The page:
However such a multiplex slot management procedure is not optimum if the system includes low rate data terminals generating data at different predetermined rates and requiring different multiplex requirements. The management method shown in the table implies that each level of multiplexing used will need its own dedicated physical channel (or duplex voice channel) in successive multiframes irrespective of how empty other multiplexed physical channels may be. However a more flexible scheme is one in which callers wanting different levels of multiplexing use the same physical channel up to the full capacity of the multiframe. This is illustrated in FIG. 3 in which the reverse slot R4 is used for low rate data transmissions and the different hatchings indicate different terminals having various predetermined data rates requiring four-, eight- or sixteen-way multiplexing indicated as 1:4, 1:8 and 1:16, respectively. Thus from FIG. 3 it will be noted that respective 1:4 transmissions are being made in frames FR0, FR4, FR8, FR12 and in frames FR1, FR5, FR9, FR13, respective 1:8 transmissions are being made in frames FR2, FR10 and FR3, FR11, and respective 1:16 transmissions are being made in frames FR6 and FR14. Frames FR7 and FRI5 are empty. If one or more of the transmissions cease and the relavent terminal(s) clear(s) down, then empty physical channels will occur in one or more frames which may not be distributed evenly throughout the multiframe. One effect of this uneven distribution of physical channels may be that the system controller may refuse a request on the ground that the multiplexing pattern required is not possible with the distribution of the empty physical channels held in its map store even though the number of empty physical channels is itself sufficient. However the distribution of the empty physical channels will permit the multiplexing of lower data rate transactions. In order to overcome this problem the multiplex channel management procedure includes a channel organisation algorithm which rearranges the occupied physical channels so that at any one time a request from the highest of the low rate data terminals can be accepted. For example if 4 physical channels are available but not evenly distributed, then the algorithm endeavours to rearrange them so that they are in the sequence FR0, FR4, FR8, FR12 or similar. Consequently not only can a 1:4 multiplexing request be accepted but also, as an alternative, two 1:8, four 1:16 or one 1:8 and two 1:16 requests. Frequently the rearrangement of the physical channels will involve moving subsisting 1:8 and 1:16 transactions to other frames in the multiframe and insodoing instructing the data terminals to change accordingly.
Assuming that most data terminals are fixedly sited with respect to their closest primary station, then a handover from one primary station to another is only likely to occur if the propagation path is interrupted by, for example the shifting of a large article of furniture in say an office environment. The situation will probably be different if the data terminal is portable and is transmitting whilst on the move. Handover of a subsisting data transaction is complicated by the fact that an already established multiplexing pattern has to be altered by a primary station which is already involved in several multiplexed data transactions. Accordingly any algorithm should minimise the amount of interference to those data channels already allocated to physical channels in a multiframe.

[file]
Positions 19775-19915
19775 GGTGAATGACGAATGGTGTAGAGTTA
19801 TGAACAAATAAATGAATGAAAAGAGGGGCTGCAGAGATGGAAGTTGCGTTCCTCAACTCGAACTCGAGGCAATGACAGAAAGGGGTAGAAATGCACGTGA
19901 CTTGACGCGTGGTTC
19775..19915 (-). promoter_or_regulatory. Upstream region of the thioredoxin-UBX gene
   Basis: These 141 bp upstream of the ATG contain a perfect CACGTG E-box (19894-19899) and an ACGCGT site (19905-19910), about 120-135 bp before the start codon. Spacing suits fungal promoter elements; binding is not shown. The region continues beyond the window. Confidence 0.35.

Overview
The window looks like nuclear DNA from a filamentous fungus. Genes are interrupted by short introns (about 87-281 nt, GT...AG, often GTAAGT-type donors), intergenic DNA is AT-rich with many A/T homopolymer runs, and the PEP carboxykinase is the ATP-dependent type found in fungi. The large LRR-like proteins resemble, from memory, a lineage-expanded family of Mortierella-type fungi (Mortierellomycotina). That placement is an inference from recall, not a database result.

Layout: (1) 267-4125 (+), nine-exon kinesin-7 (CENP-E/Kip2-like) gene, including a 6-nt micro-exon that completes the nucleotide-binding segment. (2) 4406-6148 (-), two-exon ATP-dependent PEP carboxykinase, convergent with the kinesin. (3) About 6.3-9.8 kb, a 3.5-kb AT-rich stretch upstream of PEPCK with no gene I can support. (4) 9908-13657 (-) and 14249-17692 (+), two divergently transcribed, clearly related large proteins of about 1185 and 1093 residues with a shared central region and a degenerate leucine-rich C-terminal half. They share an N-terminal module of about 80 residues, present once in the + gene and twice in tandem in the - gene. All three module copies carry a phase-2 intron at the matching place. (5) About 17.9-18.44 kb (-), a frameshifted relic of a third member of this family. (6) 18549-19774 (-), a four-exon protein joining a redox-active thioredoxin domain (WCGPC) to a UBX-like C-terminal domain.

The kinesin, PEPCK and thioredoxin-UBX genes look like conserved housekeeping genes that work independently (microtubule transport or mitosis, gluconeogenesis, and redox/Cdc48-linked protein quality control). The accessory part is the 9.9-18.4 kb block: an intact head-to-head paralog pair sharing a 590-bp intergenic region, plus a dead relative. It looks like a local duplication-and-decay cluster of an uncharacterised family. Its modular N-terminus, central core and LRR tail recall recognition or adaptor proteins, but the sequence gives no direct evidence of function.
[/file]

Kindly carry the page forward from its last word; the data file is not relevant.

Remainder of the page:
Referring to FIG. 4, the illustrated frame table shows the sixteen frames R0 to F15 and the various multiplexing combinations. A 1:16 multiplexing is shown by one physical channel being required in any one of the sixteen frames. A 1:8 multiplexing requires physical channels in pairs of evenly distributed frames, namely FR0, FR8; FR4, FR12; FR2, FR10 and so on. A 1:4 multiplexing requires physical channels in groups of four evenly distributed frames such as FR0, FR8, FR4, FR12; FR2, FR10, FR6, FR14; and so on. Lastly 1:2 multiplexing requires physical channels in groups of eight evenly distributed frames, that is frames FR0, FR2, FR4, FR6, FR8, FR10, FR12, FR14, or frames FR1, FR3, FR5, FR7, FR9, FR11, FR13, FR15. By representing a multiframe as shown in FIG. 4 it is fairly easy to see what is required by a tidy-up algorithm.
At any one time, a number of multiplex calls may be in progress. There will be a number of unused frames, considered as "holes" in the table shown in FIG. 4. The tidy-up procedure must increase the size of these holes by merging smaller holes together. Two holes of size 1 can always be merged to obtain one hole of size 2. Likewise, two holes of size 2 can always be merged to a hole of size 4. However, no wrap-round of holes is permitted, and size 2 holes must be right- or left-justified in the block above. No centrally spaced (e.g. (8,4)) size 2 holes are allowed. Thus, the table in FIG. 4 allows equally spaced frames to be viewed as a contiguous block.